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When Should I Consider a Joint Venture for My Business?

Although often confused with a business partnership, a joint venture agreement looks very different. Unlike a partnership, your joint business venture will allow both parties to maintain a distinct and separate business identity, rather than merging both parties together under the same broad umbrella.

At Purdy & Bailey, LLP, we have decades of combined experience helping business owners throughout the San Diego area. From resolving major business disputes to guiding clients through complex high-level mergers, our business law attorneys can act as a “one-stop-shop” for all your legal needs.

In this post, we’ll share a few of the legal advantages to embarking on a joint venture, as well as the potential disadvantages.

Key Advantages of a Joint Venture Agreement

Because a joint venture is really more like a strategic alliance than a true partnership, it can empower you to seek out new opportunities, all without sacrificing creative and financial control over your business. Much like the adage “two heads are better than one,” a joint business venture allows both parties to gain new technical expertise, resources, and markets that they may never have accessed otherwise. It also has a definite end date and clearly-defined terms, which are spelled out in the agreement itself.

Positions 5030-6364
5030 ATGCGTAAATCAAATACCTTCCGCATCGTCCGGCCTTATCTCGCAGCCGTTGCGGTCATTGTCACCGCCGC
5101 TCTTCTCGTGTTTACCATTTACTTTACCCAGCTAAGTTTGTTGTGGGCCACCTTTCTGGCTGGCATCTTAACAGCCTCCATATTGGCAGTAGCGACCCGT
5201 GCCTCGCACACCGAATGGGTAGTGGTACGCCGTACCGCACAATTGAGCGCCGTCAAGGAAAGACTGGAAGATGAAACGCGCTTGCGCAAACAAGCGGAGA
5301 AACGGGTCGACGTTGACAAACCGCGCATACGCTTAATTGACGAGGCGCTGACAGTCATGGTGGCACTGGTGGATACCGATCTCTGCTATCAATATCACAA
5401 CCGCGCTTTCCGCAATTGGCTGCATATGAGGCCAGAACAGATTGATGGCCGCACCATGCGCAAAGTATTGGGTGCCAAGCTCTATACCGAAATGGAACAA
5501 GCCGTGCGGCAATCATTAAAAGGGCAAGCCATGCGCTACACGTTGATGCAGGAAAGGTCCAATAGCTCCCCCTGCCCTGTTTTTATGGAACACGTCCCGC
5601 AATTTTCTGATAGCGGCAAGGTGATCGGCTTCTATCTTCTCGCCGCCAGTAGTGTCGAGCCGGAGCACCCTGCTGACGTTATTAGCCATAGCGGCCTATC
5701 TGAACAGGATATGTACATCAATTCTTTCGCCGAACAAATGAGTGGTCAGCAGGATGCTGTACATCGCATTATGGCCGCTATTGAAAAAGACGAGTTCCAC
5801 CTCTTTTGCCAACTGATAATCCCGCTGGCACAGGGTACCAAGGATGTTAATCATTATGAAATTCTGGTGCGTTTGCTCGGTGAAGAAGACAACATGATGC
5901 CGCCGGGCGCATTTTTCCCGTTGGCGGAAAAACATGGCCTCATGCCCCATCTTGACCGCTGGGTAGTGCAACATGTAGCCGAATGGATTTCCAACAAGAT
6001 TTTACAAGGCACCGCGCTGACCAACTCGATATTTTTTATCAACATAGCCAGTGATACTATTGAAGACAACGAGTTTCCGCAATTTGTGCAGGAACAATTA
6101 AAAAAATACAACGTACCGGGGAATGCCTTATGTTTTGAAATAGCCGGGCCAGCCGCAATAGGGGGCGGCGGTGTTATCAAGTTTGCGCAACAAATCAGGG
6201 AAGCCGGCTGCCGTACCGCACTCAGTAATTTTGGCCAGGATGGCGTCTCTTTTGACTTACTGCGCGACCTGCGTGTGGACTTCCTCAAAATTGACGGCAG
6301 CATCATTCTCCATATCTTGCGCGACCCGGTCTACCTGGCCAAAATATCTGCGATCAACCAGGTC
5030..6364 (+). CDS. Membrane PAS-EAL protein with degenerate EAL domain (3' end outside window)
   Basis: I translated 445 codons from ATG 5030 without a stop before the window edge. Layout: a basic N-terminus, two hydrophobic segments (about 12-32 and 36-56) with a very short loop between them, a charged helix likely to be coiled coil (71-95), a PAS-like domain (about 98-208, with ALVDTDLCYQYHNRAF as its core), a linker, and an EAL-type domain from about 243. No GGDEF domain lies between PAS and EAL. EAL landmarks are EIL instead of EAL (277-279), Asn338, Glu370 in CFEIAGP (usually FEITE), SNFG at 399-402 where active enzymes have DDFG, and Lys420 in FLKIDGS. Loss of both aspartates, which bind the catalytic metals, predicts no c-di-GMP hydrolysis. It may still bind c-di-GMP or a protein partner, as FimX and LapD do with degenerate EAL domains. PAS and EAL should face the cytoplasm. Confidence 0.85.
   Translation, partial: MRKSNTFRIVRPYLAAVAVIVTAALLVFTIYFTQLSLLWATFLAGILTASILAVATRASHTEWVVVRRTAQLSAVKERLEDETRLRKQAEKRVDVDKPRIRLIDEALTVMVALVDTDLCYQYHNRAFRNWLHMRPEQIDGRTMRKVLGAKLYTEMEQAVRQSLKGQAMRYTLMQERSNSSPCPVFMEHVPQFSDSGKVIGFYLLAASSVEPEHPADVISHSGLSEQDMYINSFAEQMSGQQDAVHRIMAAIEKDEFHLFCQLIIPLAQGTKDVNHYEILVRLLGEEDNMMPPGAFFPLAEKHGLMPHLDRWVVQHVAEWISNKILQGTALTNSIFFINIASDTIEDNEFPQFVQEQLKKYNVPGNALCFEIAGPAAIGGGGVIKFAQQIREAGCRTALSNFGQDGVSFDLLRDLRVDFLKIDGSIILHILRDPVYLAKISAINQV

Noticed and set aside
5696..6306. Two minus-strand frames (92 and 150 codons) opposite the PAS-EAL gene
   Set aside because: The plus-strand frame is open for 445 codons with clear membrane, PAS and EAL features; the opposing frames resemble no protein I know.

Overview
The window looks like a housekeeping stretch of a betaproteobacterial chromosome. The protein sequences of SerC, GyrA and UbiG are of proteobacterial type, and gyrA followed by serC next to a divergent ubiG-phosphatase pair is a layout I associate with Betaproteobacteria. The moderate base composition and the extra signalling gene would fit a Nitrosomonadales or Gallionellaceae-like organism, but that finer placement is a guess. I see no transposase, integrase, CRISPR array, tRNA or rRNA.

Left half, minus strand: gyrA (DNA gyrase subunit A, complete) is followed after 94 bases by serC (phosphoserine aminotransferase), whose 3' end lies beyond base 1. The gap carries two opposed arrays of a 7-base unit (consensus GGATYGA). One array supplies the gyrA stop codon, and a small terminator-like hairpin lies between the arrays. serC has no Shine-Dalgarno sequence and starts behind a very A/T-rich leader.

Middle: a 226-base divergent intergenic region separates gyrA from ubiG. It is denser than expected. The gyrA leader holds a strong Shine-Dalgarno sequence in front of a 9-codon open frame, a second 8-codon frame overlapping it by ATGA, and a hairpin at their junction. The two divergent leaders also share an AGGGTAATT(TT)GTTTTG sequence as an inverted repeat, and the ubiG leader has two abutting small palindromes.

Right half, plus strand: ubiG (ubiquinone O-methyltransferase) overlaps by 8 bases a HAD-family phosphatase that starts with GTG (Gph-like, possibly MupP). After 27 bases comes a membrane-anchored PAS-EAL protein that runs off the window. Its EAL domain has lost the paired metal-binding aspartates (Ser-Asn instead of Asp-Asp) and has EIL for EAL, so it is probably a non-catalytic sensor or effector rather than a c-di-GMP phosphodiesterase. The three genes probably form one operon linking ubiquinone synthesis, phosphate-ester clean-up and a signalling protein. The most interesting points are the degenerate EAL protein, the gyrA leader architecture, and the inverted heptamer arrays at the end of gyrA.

Here are a few of the biggest advantages to starting a joint venture:

  • You can build your credibility, by working with a more experienced or recognizable brand.
  • You can greatly extend the reach of any marketing campaigns and initiatives.
  • You’ll gain access to markets, personnel, and knowledge that you wouldn’t normally have.
  • You’ll split the risks for your project with another party.
  • Any shares accrued during the joint venture will have value, even after the agreement ends.
  • You won’t have to file information returns.

Downsides to Joint Venture Agreements

Of course, in spite of the benefits, there are some situations where your joint venture could cause more problems than it solves. Because each business maintains their distinct identity in a joint venture, you may experience a true clash of cultures that leaves your employees demoralized, and your monetary gains at a stand-still.

These are the biggest potential downsides to a joint venture:

  • You’ll have to share any profits equally with another business.
  • If communication breaks down, it can be expensive and painful to re-align on your goals.
  • In the face of major cultural differences, your joint venture may turn into a battle of wills between employees.
  • Your hard-won intellectual property and resources may be used against you later on, especially if the relationship sours.

50+ Years of Experience in Business Law

Still not sure whether a joint venture agreement may be right for your business? No matter the nature of your project, our experienced San Diego business lawyers can help you decide on the ownership model that works for you. At Purdy & Bailey, LLP, we pride ourselves on securing real results for local entrepreneurs, and giving them the comprehensive legal service they need to succeed and grow.

Contact us at (858) 360-7080 for a free evaluation, or contact us online!

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